By Recker McDowell
Tonight, we will see President Donald Trump at a campaign rally in Phoenix and Democratic presidential hopefuls from Bernie Sanders to Michael Bloomberg face off in a debate in Las Vegas.
Republican Martha McSally and Democrat Mark Kelly are jockeying in their expensive U.S. Senate race and local candidates in Scottsdale are lining up for Mayor and City Council.
Beyond tonight’s trash talk, bluster and potential gaffes (we are looking at you Joe Biden), voters should also pay attention to leadership.
That sounds contrary to the current state of politics and discourse, but leadership still matters.
Despite the temptation to follow Trump’s bluster or Bernie’s ‘revolution’, leadership matters especially at the community level.
The local level is where voters and their elected officials intersect more directly — not just on Twitter, Fox News or MSNBC.
Closer to home, our elected officials are the ones who budget for first responders, for transportation, schools and social services.
They also chart the vision for growth, land-use and economic development.
This is where leadership and coalition building are important.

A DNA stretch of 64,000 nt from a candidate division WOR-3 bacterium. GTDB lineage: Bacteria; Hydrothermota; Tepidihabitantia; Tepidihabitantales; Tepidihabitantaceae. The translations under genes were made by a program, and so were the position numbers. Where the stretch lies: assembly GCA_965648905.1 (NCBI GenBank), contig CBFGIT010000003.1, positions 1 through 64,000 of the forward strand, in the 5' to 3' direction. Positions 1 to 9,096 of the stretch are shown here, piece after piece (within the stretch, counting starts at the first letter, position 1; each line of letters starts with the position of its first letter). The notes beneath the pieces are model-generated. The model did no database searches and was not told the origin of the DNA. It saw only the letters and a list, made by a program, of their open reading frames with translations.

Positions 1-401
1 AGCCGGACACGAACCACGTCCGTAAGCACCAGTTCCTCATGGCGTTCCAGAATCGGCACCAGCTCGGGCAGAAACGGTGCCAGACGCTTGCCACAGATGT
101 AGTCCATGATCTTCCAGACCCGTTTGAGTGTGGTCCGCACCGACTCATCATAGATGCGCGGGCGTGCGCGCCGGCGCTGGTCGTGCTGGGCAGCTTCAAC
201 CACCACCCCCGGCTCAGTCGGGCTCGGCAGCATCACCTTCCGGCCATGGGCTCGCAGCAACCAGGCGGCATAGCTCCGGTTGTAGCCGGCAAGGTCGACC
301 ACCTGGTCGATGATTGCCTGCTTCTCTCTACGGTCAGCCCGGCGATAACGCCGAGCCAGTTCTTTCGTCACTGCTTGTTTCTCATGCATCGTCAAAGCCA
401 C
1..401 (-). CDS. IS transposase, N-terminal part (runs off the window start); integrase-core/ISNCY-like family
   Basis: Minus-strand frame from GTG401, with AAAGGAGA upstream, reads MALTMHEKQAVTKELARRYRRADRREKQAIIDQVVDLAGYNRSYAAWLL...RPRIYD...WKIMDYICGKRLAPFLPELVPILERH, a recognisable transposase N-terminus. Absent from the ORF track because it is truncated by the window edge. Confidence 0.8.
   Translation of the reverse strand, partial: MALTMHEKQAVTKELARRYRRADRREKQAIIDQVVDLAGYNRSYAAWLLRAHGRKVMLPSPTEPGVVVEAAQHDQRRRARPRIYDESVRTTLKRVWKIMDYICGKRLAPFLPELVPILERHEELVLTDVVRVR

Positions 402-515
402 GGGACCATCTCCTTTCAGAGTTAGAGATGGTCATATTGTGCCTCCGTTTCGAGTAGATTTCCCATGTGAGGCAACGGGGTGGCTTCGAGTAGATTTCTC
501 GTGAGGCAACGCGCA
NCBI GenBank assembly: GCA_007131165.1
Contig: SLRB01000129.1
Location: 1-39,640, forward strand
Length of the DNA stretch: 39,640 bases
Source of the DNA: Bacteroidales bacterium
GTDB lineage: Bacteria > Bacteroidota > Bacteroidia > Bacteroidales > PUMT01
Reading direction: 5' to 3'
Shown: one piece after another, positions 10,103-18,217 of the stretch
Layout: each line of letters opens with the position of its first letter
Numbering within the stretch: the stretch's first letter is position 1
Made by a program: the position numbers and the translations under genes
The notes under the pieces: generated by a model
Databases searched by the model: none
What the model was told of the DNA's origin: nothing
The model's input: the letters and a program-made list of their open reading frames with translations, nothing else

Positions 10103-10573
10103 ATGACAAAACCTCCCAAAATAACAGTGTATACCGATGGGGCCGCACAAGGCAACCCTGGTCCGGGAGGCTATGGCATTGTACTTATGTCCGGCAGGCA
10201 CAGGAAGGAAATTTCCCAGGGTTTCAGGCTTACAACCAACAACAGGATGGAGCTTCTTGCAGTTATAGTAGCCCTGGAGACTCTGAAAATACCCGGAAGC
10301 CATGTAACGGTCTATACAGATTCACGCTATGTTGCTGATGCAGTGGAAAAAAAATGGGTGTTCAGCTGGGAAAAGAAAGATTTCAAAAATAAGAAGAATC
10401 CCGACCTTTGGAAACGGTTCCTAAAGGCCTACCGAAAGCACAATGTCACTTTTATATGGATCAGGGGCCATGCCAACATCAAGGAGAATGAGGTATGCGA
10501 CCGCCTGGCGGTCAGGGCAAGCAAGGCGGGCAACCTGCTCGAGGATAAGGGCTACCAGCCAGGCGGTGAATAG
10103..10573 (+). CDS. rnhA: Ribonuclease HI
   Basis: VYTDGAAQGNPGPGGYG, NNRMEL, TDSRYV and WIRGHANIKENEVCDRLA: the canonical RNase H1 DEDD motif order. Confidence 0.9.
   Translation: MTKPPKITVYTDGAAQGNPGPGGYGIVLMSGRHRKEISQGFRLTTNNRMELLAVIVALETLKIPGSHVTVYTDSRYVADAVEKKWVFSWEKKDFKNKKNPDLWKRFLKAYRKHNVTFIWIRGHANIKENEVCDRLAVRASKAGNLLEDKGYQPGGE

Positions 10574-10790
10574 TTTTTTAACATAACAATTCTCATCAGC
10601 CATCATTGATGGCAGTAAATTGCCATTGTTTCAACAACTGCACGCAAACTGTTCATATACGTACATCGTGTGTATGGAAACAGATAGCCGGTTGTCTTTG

Voters will decide whether they want candidates who just to try rally their base and castigate their rivals or whether we want leaders who build consensus and coalitions and reach across the aisle.
That is especially salient locally with issues such as growth and development.
We aren’t naïve. We know we live in the age of Trump and Twitter. But even Donald Trump and Bernie Sanders will have to appeal to some swing voters to make their election math work at the end of the day. Trump pulled that off in 2016.
In local races such as Scottsdale, residents will decide races for Mayor and City Council. They will likely face choices of consensus and coalition builders or more stubborn, ideological and blustery approaches.
We think the former is a better approach for the future of Scottsdale despite what will see tonight at the Trump rally, Democratic debate and on Twitter.